What is the hallmark of the ultimate bombshell perfume? I wonder this as I’m enraptured by the first glimpse of Ava Gardner in the 1946 film noir The Killers. She sits at the piano, wearing a black satin gown that elegantly drapes over her curvy figure. She gives Burt Lancaster one look and he is ready to follow her anywhere, even if it will lead to trouble. Such is the power of a bombshell.
My typical day is more about routine than glamour, but perfume is my way to pretend otherwise. When I wear Jasmin et Cigarette by Etat Libre d’Orange (€119 for 50 ml), a smouldering potion reminiscent of a smoky jazz bar worthy of a film noir, I feel like a femme fatale. It seems like bombshell material to me, but to find out for sure I turn to a couple of experts on the subject of the temptress — Farran Smith Nehme and Laren Stover, who also happen to be perfume connoisseurs.
A film critic and writer, Nehme has an encyclopedic knowledge of the bombshells of classic Hollywood. That she blogs under the name of The Self-Styled Siren should reveal that she’s intimately familiar with the subject. According to her, a touch of mystery is an essential component. “The siren possesses undeniable sex appeal — think Marlene Dietrich, rather than Grace Kelly. But she withholds just enough to intrigue you,” says Nehme. How does it translate into fragrance, then? “It should be nothing that reads too primly, but it cannot be overtly sexy and dramatic. A real bombshell does not announce herself with perfume.”
Guerlain’s Mitsouko (£202 for 30ml) is one of Nehme’s favourites for its velvety, sensual dry down of musky peaches and moss. She also loves Serge Lutens’s Tubéreuse Criminelle (£78 for 50ml) for its unpredictable personality. The fragrance opens up on an icy note of wintergreen before revealing its warm, creamy layers of white petals. Lutens is a fragrance line slightly off the beaten track, but this is perfect. “While her perfume need not be completely obscure, it is not something that you smell everywhere.” In other words, a femme fatale might pick Chanel Coco (£142 for 15ml), rather than Coco Mademoiselle.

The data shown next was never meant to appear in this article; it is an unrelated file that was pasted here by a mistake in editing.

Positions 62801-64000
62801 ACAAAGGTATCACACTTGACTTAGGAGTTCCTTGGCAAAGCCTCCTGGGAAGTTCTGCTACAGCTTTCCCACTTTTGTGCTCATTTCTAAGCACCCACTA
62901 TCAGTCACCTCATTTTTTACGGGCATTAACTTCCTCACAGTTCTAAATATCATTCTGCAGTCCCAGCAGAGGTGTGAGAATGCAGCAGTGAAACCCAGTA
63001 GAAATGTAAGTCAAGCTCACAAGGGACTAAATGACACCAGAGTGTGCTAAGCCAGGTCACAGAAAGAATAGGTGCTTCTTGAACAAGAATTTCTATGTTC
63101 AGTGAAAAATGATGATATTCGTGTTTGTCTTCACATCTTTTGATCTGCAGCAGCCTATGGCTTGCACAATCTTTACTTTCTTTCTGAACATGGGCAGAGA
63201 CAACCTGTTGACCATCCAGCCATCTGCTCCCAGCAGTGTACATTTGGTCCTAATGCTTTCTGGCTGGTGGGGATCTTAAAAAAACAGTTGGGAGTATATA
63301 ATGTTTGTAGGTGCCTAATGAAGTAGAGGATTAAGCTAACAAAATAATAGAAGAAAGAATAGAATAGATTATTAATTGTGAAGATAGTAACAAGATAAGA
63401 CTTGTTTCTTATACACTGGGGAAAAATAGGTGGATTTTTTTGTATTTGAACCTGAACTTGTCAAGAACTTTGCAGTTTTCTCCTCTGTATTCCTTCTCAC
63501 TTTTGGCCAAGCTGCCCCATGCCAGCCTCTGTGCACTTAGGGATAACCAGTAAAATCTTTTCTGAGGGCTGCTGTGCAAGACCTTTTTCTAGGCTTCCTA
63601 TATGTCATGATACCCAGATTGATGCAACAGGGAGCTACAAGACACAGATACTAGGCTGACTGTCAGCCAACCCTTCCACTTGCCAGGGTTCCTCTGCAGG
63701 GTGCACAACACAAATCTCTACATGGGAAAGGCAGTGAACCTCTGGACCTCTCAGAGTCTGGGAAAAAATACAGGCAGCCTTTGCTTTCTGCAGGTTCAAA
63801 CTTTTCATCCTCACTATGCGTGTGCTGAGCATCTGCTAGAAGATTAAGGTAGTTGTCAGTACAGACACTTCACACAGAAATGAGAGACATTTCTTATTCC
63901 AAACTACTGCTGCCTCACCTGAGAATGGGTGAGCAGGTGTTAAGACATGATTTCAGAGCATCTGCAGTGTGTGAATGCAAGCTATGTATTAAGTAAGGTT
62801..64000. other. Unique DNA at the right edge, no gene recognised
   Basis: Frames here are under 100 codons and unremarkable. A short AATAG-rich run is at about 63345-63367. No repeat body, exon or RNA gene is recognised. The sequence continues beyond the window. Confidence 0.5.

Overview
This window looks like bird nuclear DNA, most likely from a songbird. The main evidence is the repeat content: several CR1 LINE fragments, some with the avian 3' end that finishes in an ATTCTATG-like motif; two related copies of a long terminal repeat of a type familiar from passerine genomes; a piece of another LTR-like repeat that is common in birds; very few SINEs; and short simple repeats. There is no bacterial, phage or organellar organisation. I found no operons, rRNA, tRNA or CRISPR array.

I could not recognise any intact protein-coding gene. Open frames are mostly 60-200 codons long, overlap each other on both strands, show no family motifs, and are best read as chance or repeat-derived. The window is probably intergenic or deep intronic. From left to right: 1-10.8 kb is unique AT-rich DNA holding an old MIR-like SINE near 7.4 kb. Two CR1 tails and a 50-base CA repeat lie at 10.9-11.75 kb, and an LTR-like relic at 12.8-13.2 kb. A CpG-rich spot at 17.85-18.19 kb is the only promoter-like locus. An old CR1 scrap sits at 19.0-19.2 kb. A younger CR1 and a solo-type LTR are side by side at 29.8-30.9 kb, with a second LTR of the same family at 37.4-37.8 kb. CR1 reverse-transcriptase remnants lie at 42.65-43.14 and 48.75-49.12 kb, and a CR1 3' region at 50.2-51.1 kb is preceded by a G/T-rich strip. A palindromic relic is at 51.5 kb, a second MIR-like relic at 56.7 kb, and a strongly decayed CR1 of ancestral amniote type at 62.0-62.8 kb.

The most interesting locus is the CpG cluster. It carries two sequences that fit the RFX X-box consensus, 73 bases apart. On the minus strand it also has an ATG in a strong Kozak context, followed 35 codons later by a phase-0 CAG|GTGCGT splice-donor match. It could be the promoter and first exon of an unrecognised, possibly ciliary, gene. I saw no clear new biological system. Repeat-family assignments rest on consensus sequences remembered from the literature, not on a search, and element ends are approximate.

Author Laren Stover has researched the topic enough to write a definitive guide, The Bombshell Manual of Style. As she notes, such a woman uses perfume to embellish her moods and, first and foremost, to seduce herself. This is refreshing advice when it seems most perfume adverts suggest wearing scents to make the opposite sex swoon.
“A bombshell believes in her fantasies,” emphasises Stover. “She behaves as if all life is a movie and she is the star, and her perfumes are part of her wardrobe and her emotional set design.” When discussing fragrances with suitably theatrical and seductive potential, Guerlain classics such as Mitsouko and Nahéma (£202 for 30ml) also get top billing from Stover. Sous Le Vent, originally created by Jacques Guerlain in 1933 for Josephine Baker and reintroduced as a limited edition in 2006, is another of her picks. “While not loud, it is certainly not shy. It is sensuous and optimistic at the same time.”